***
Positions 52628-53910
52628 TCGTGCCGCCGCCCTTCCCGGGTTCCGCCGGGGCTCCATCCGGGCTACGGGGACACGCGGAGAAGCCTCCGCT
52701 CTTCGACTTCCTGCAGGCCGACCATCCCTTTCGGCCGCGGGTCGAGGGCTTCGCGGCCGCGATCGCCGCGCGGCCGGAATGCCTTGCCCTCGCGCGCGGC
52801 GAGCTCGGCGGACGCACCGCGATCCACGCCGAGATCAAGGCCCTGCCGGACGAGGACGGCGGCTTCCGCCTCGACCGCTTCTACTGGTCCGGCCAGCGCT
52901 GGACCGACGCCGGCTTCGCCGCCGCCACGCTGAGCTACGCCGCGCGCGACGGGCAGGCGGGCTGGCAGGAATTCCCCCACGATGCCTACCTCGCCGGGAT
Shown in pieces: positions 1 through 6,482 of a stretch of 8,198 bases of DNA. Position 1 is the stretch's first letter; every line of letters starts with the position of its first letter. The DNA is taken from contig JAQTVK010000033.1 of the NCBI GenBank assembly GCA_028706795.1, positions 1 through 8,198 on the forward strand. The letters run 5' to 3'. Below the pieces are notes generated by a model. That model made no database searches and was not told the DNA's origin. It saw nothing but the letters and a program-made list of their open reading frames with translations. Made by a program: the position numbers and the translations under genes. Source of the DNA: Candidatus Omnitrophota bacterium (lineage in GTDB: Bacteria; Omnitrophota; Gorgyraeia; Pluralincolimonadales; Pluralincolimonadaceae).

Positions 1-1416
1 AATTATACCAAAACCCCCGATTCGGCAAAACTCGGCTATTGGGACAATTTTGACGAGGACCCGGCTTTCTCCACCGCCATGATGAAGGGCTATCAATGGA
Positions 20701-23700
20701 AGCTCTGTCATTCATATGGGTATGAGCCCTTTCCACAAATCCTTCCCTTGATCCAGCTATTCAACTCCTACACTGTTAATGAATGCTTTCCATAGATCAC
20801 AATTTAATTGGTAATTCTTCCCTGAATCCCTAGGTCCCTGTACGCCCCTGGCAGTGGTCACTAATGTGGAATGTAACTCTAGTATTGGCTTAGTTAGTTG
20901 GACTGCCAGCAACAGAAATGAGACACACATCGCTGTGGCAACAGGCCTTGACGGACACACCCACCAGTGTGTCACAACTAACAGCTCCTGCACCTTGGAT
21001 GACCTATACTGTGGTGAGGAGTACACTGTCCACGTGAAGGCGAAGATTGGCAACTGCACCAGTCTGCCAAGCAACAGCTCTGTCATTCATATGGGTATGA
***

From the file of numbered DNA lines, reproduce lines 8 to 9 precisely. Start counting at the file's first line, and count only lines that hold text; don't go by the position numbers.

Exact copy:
1 AATTATACCAAAACCCCCGATTCGGCAAAACTCGGCTATTGGGACAATTTTGACGAGGACCCGGCTTTCTCCACCGCCATGATGAAGGGCTATCAATGGA
Positions 20701-23700